Day 11 - Tue May 29, 2007 – Fernadina Island, Isabela Island – Bob: 226, Kathy: 319
Today was a blast. Kathy and I took more than 500 photos of animals and scenery.
We got up, dressed and ate breakfast. Then we got on the Zodiac with everyone else and headed to Fernadina Island.
The tide was low, so we got off the boat onto slippery rocks with hundreds, maybe thousands, of crabs watching and skittering about.
The crabs didn't seem to bother the sea lions one bit.
We walked past the rocks until we reached the shore. The shore was covered with hundreds, maybe thousands, of Marine Iguanas. They were everywhere, even stacked on top one another. Like all the other animals here, they are not afraid of people.
Nearly, a sea lion lazily floated on his back, playing like a child taking a bath.
We walked inland and saw some old whale bones.
Then we continued to walk in a path where we saw other wildlife, such as lava lizards
and the flightless cormorants
with their strange blue eyes,
and more sea lions. In one bay, we could see a few sea turtles swimming around.
This is probably my favorite animal on the planet. I love turtles, and sea turtles are my favorite kind of turtle. We spent a long time walking around the island, looking at all the wildlife.
Back on the boat, we could see more sea turtles. We also saw penguins. It seems strange to see penguins on the equator, but there they were.
We also saw a few blue footed boobies, which is a very odd looking bird with blue feet.
There were more flightless cormorants, using the sun to dry their wings.
The strange thing about blue footed boobies is how they catch food: They fly in perfect formation, high in the sky like fighter jets, then they turn at a right angle and dive, smacking the water with huge splashes in perfect unison like supercharged torpedoes. Our naturalists told us they dive down up to forty-five feet deep and they only catch fish on the way back up, never on the dive down. If they don't catch any fish, they take off into the air and repeat the process. It's really strange to watch.
The Flamingo cruised over to Isabele Island.
It also had marine iguanas.
Next, we hiked on the hardened lava. This is a relatively new volcanic island (geologically speaking), so the lava was pretty barren and not many plants could survive on it. So we climbed on the rocks with their deep crevices. Some of the crevices were so deep that one of the people on our boat was afraid to walk across some of them because she was afraid of heights.
Forgetting the prerequisite meals, we went snorkeling next. The Zodiac took us to a good place. I had a wet suit on because the water was somewhat cold.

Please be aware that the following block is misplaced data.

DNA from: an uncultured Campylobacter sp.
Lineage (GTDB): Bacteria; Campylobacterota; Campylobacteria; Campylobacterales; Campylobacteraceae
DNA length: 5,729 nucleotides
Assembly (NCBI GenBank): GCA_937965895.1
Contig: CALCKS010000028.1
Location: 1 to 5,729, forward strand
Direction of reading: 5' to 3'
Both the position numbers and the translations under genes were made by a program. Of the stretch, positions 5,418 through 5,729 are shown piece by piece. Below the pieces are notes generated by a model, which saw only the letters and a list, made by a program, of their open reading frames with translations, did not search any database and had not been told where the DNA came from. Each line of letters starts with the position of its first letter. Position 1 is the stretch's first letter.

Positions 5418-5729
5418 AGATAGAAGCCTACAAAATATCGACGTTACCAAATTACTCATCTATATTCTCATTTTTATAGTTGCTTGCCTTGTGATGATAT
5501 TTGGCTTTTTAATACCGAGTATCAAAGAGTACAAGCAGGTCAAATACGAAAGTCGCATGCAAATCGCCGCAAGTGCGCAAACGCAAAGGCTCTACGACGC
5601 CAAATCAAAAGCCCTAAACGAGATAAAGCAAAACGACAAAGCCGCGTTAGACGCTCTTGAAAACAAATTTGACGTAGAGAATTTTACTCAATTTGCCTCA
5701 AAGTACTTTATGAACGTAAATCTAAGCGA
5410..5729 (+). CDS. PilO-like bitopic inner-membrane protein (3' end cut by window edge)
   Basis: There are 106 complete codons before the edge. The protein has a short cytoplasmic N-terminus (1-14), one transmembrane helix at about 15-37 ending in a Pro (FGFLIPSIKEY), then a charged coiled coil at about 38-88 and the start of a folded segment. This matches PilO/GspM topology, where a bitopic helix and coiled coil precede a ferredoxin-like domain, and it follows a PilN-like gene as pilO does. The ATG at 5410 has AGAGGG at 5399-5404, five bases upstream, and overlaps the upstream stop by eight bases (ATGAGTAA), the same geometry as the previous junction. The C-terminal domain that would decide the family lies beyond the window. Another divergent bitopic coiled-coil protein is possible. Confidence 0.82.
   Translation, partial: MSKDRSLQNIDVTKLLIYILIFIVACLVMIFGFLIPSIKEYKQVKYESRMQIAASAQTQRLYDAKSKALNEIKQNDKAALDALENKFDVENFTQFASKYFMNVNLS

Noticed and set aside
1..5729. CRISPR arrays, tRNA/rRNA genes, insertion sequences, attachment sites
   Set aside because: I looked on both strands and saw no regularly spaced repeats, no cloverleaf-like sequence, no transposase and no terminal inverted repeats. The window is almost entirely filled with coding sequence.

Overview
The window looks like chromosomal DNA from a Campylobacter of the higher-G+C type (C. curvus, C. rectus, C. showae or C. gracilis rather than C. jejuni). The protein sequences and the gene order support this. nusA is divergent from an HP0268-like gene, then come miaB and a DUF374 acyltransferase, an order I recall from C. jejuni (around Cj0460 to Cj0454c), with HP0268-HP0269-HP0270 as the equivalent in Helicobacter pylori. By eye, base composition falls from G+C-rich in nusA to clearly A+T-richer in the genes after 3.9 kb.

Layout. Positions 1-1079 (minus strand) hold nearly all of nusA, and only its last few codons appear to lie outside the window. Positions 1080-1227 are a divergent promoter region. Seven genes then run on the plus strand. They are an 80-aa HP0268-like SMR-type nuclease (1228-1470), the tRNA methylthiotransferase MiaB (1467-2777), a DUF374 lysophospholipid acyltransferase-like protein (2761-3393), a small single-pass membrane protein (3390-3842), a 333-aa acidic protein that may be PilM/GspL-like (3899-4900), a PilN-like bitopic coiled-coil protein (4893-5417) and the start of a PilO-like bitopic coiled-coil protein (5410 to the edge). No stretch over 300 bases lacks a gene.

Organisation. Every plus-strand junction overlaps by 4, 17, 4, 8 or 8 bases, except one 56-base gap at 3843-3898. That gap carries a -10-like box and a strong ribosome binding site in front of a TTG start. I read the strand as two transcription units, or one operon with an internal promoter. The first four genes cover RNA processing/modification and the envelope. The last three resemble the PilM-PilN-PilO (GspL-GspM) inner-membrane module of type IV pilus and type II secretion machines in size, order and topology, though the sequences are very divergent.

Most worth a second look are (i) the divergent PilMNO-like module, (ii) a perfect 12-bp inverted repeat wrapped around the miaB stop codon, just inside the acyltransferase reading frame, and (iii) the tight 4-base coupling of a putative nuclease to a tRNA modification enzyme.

It wasn't unreasonably cold, though. They didn't have a wet suit big enough for Kathy, so she snorkeled without one.
Snorkeling was awesome. We had previously bought underwater cameras at a Target store, and so we started taking photos of what we saw. The most cool thing was dozens of giant sea turtles swimming around us. At one point, a turtle swam directly underneath me and it looked enormous. It looked as long as me, but twice as wide. I thought it must have weighed more than three hundred pounds. I love turtles.
We also saw other kinds of fish. There were schools of tiny fish that were shiny. Now and then, one of those fish would turn to reflect the sunlight and it was a tiny flash of brilliant white light. Combined with the other fish in the school, and it looked like a fireworks display. The whole school of fish shimmered and sparkled.
We saw star fish, puffer fish, and lots of fish I really couldn't identify, both big and small. We were told that we might even see some sharks, but we didn't see any. And sometimes sea lions would dart around us playfully. It was an absolutely wonderful experience.
As we snorkeled, there was a current that pulled us along the coast of the island, keeping us with an ever-changing array of sea creatures to view. I used up my entire 27-shot underwater camera. Kathy did too. The problem is, we only brought four of them, and now we've used up half of them. Most of my underwater photos were of sea turtles.
Later, we went for a ride on the Zodiac where we saw lots of wildlife up close, such as the blue-footed boobies,
penguins and great blue herons like we have in Minnesota
and other birds.
After that, we drove to a landing on Isabele
where we walked up to the top of the island and around Darwin's lake where we took photos,
including a group photo.
We continued walking across the island until we came to a huge lava field. It looked quite barren.
That was fun, but physically tiring.